One of the areas hit hardest by this year’s wildfires has reached a milestone in its recovery as a result of close collaboration between the B.C. government and the Gitxsan First Nation.
After the lightning-caused Pope Forest Service Road wildfire was discovered on Aug. 1, 2018, BC Wildfire Service crews and contractors worked hard to get it under control. By the time it was fully contained in early September, the wildfire (located 37 kilometres northwest of Hazelton) had burned over 560 hectares.
All of the land affected by fire suppression activities on the Pope Forest Service Road wildfire has now been fully rehabilitated – the first of the 2018 wildfires in the Northwest Fire Centre to achieve that goal. The work was completed in collaboration with the Gitxsan First Nation, whose traditional territory was directly affected by the fire.
Under the Wildfire Act, the Ministry of Forests, Lands, Natural Resource Operations and Rural Development is legally required to rehabilitate areas impacted by wildfire suppression activities. In the case of the Pope Forest Service Road wildfire, this meant:
- rehabilitating 25.6 kilometres of fireguards (cleared strips of land around a fire’s perimeter to slow its spread)
- salvaging about 700 cubic metres of wood (cut down to create the fireguards)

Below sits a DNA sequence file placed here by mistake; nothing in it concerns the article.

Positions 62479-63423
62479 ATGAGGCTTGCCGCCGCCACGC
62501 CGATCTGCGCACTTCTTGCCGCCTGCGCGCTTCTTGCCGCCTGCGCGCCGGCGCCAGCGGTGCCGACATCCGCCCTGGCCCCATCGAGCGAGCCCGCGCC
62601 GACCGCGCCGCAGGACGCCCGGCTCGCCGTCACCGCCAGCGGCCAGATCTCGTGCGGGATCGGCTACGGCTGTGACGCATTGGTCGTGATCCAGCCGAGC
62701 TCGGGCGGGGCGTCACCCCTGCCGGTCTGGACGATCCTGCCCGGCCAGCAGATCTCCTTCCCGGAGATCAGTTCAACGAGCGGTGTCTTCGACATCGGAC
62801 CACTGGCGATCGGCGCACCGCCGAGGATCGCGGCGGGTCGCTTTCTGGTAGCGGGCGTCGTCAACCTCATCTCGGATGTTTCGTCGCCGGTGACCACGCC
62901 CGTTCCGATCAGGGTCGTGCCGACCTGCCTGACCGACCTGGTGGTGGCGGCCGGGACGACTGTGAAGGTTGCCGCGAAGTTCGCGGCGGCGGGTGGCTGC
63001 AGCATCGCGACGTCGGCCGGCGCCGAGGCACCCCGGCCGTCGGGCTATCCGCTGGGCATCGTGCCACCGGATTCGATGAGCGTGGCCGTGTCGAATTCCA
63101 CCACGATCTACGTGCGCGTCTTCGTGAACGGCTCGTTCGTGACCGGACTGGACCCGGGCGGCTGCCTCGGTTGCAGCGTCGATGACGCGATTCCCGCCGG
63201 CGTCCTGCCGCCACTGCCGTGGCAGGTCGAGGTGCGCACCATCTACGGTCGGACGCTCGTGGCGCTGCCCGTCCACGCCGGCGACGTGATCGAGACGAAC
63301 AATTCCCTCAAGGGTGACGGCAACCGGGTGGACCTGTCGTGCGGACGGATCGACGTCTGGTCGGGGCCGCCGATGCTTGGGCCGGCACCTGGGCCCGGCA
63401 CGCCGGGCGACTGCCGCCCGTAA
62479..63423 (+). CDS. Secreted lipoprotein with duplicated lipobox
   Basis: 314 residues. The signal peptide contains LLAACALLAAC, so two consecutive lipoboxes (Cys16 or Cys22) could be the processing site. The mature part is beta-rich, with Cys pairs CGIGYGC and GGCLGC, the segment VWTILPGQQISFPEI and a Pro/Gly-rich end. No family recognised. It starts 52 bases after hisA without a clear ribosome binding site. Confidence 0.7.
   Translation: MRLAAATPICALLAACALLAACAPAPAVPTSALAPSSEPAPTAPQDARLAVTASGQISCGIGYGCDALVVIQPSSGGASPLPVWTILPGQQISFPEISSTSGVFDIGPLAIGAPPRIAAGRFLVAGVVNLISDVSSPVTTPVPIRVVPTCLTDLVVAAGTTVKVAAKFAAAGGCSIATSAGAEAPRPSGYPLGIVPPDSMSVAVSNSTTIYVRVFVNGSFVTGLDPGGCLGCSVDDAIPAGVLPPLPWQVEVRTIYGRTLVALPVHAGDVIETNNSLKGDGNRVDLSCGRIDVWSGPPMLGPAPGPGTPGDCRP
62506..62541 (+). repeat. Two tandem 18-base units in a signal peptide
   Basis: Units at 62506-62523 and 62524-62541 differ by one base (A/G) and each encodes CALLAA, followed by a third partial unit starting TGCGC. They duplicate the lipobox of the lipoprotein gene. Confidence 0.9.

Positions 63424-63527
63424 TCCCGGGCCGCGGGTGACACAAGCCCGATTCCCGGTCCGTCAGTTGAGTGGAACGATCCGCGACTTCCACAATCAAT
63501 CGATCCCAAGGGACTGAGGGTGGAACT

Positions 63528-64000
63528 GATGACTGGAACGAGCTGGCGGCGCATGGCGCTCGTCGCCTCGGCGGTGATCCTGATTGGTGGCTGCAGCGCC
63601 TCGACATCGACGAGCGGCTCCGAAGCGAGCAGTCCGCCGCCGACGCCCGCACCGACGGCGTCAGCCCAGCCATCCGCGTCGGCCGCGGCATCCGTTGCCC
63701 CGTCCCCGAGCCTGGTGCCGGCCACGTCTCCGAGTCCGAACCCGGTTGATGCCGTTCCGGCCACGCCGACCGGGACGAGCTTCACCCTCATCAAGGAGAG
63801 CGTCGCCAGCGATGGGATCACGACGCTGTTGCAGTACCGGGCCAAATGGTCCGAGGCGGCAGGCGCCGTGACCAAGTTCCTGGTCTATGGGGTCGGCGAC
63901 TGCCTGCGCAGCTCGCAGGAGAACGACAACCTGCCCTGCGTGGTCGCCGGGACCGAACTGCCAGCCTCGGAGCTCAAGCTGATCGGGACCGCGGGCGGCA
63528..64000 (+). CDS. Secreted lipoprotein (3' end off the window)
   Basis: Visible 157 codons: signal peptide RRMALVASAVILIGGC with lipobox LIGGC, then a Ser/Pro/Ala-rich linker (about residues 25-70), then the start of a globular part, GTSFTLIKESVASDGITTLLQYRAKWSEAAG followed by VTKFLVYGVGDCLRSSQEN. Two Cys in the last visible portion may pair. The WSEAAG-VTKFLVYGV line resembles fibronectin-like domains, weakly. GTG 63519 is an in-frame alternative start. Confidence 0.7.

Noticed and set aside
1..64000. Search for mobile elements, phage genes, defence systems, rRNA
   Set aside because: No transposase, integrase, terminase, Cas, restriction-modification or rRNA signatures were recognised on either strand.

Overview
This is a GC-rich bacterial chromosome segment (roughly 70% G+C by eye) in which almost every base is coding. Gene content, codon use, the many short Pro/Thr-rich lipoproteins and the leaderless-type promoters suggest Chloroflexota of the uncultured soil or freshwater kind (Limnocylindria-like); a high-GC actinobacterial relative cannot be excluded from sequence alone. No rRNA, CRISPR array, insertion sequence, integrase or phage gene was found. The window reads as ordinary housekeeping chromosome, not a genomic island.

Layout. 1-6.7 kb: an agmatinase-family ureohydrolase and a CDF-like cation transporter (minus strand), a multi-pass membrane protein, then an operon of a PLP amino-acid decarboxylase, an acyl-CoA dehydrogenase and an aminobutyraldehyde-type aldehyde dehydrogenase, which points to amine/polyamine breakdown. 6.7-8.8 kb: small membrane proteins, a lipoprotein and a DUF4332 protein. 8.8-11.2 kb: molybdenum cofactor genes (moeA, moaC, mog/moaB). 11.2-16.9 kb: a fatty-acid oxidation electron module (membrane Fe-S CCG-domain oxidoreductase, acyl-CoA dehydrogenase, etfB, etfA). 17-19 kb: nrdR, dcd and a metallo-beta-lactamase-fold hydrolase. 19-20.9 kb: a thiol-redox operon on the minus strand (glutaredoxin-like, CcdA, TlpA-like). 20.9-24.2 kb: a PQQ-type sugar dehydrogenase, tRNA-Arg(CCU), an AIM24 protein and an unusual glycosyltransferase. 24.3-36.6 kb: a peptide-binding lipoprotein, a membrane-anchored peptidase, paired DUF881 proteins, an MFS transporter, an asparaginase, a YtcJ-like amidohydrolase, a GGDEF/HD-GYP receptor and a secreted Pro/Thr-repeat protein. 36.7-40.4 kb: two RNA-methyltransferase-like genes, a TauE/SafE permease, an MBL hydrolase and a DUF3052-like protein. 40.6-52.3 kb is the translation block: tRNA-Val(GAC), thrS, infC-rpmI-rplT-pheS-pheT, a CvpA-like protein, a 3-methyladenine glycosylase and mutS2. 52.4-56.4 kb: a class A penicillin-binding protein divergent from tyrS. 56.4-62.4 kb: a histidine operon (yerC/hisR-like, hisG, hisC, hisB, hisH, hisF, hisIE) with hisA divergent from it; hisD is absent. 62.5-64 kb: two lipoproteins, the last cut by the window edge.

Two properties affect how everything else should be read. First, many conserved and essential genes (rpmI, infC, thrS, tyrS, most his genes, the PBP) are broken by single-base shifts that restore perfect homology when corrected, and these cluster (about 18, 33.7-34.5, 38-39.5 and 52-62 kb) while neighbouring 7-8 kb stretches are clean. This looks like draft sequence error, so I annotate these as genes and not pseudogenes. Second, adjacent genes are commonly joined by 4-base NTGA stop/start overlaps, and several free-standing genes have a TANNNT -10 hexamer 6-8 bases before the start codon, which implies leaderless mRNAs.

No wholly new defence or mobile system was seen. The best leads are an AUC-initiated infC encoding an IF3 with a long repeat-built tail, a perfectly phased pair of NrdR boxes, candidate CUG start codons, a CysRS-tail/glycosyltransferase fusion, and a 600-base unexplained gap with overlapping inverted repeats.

- seeding new grass to help control soil erosion
- clearing danger trees (trees damaged to the point where they could topple over without warning)
- restoring natural drainage patterns
“This rehabilitation project was a collaborative effort between the B.C. government and the Gitxsan First Nation,” said Doug Donaldson, Minister of Forests, Lands, Natural Resource Operations and Rural Development, in a news release. “The 2018 wildfire season was a very difficult one for First Nations and other communities in the Northwest, and this successful partnership reflects our commitment to reconciliation with Indigenous peoples.”
“I feel that this is a start of a new future for the Gitxsan people,” said hereditary Chief Xhliiyemlaxha of the Gitxsan First Nation. “We want meaningful consultation and relationships with the government and this is an example of how we can work together for decisions on the land.”
Rehabilitating the impacts of fire suppression activities is the first step in land-based recovery after a wildfire. Ministry staff will continue to work with the Gitxsan First Nation on the next steps in the process, including the development of timber salvage strategies and reforestation plans.